Badass Boast

Everything About Fiction You Never Wanted to Know.
"If you think that's enough to kill me, you really don't know what a Slayer is. Trust me when I say you're gonna find out."
Buffy Summers, "The I in Team"

Many characters like to boast about their achievements, but only a few can gasconade in style, rattling off a string of titles and battle honours that impresses allies and intimidates enemies in a way which makes them sound mythic, not conceited.

The character has got to be pretty Badass to be able to make this kind of boast convincingly, though sometimes a weaker character will bluff like this. It helps when he is obviously in a situation where he may be called on to demonstrate; if not, he may insist that he can show you at once, to prevent his appearing a Miles Gloriosus. The usual subversion is for something to promptly undercut the boaster's pretensions. The Combat Pragmatist in particular is given to unceremoniously cutting off boasters in the middle of their speech with a punch to the face. A Large Ham is particularly given to these.

Self-granted titles are considerably less impressive than those bestowed by awestruck allies, while titles of grudging respect from the character's enemies rank highest of all, all else being equal. Naturally, more powerful beings count for more, when ranking titles or battle honours.

The smarter heroes and villains may use riddling talk when describing their accomplishments.

A Badass Boast can be used in a few different ways.

  • Hero to Villain or vice versa -- Throwing Down the Gauntlet. If a hero does this routinely, it's In the Name of the Moon or a Badass Creed. A particularly arrogant Villain might make a Badass Boast part of his Hannibal Lecture or his "Reason the Hero Sucks" Speech.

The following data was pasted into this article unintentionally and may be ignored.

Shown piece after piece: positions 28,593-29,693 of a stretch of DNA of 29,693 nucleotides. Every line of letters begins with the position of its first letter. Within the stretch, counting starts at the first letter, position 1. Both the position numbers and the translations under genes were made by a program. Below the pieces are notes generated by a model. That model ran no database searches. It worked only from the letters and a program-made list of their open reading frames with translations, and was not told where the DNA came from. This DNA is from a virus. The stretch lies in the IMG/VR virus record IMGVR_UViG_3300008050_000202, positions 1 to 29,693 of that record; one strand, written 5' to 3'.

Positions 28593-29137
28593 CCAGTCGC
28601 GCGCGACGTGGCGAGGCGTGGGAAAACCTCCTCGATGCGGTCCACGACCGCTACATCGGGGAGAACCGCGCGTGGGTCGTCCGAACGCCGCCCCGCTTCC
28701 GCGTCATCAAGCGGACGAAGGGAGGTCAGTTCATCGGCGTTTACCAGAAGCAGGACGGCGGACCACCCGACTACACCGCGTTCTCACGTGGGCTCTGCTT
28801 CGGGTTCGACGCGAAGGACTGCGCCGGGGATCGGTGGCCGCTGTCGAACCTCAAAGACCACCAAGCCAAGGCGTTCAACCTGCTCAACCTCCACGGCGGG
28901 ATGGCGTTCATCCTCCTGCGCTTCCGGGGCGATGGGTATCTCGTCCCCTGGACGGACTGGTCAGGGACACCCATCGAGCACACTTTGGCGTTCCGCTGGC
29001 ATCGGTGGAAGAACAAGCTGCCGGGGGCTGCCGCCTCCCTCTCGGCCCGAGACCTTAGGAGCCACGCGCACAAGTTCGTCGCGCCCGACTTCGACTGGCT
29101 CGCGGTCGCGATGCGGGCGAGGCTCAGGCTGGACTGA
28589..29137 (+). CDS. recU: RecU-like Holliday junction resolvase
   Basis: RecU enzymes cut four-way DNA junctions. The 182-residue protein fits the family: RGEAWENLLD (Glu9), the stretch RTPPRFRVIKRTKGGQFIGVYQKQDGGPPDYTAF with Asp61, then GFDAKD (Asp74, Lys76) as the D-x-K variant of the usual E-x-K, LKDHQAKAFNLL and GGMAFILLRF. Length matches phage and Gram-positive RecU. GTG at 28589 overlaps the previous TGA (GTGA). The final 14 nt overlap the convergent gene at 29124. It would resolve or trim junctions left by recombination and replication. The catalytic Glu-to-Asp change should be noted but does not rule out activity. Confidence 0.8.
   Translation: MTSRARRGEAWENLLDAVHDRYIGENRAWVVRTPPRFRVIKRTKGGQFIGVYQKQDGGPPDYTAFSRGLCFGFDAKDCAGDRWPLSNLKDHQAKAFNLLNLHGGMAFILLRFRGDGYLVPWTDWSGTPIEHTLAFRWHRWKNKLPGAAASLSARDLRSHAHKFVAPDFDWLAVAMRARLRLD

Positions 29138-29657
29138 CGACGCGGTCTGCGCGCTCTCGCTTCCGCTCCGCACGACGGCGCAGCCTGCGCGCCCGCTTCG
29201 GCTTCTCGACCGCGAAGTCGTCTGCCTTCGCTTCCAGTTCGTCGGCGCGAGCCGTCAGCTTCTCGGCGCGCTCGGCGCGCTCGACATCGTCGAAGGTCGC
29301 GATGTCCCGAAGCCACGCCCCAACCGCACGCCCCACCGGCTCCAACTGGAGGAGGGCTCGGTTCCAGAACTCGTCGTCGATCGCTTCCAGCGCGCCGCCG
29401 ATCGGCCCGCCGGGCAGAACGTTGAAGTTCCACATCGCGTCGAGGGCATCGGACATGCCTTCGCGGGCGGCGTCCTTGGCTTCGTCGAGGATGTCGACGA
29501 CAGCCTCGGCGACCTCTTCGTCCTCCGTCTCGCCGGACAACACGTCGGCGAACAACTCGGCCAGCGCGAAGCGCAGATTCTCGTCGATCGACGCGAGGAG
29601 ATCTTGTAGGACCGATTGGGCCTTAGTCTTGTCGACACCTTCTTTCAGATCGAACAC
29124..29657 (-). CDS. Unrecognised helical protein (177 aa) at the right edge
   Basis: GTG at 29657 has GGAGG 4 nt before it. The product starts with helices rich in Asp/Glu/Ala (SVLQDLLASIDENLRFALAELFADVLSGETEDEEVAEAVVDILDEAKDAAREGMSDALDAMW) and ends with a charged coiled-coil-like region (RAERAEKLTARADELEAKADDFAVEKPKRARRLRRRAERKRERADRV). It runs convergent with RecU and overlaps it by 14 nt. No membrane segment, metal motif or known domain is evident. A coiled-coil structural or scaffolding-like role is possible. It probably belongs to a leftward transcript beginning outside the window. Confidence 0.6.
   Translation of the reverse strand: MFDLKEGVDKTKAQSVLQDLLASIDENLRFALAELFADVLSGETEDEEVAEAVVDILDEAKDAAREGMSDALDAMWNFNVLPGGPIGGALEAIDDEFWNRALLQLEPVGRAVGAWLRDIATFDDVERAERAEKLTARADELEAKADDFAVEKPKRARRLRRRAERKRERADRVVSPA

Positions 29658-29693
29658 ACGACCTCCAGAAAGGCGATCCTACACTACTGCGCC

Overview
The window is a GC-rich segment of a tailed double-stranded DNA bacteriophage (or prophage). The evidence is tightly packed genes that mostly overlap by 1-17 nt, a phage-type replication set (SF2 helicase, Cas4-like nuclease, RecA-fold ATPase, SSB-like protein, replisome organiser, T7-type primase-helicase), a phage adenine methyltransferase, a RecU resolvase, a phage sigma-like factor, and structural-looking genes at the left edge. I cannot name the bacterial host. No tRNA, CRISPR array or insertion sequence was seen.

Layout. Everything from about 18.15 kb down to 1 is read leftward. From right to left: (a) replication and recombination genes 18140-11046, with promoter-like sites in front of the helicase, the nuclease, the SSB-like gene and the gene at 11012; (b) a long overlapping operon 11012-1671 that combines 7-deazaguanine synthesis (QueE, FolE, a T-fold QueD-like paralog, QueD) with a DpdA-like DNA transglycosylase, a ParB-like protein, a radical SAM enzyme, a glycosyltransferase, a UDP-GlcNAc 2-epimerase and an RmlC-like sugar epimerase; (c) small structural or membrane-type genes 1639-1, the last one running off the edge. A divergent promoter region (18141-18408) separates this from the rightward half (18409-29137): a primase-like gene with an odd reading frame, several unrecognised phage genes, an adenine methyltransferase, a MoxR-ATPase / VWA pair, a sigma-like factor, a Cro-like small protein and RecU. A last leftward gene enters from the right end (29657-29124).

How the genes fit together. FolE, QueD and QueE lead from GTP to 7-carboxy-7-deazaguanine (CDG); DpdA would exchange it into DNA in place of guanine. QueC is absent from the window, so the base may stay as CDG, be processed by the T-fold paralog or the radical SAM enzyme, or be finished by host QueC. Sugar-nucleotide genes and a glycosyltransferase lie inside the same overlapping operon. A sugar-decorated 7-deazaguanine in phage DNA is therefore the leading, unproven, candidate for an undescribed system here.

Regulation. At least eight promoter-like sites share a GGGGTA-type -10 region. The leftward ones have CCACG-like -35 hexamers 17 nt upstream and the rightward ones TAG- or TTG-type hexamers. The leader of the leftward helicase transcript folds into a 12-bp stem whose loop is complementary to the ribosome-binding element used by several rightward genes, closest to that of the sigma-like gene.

• Hero to mooks or Villain to redshirts—straightforward psychological warfare.
  • Hero to rival hero; Villain to rival villain—jostling for dominance. Heroes settle these disputes fairly amicably; villains don't.
  • Hero to redshirts, townsfolk, etc; Villain to new minions—establishing leadership. It's a way of saying "this is why you follow me". Alternatively, especially for heroes, reassurance: "I can protect you, and here's why."

This dates back to Gilgamesh, making it Older Than Dirt.

See also Pre-Ass-Kicking One-Liner, I Have Many Names, I Am the Noun (which frequently is a component of these), and World of Cardboard Speech. If your boast is really your oft repeated credo that explains who you are to yourself, then it is your Badass Creed. If the things you're boasting about are things that happened on-screen earlier in the story, the trope is Remember When You Blew Up a Sun?. A Badass Boast often happens either during or immediately before a Crowning Moment of Awesome. May conclude with the observation that some one person has to be the one to attack him first.

Compare Blasphemous Boast, Famed in Story, The Munchausen. Blase Boast is when this dresses up as But for Me It Was Tuesday. Contrast Despair Speech.

Not to be confused with Badass Boats.

Examples of Badass Boast are listed on these subpages: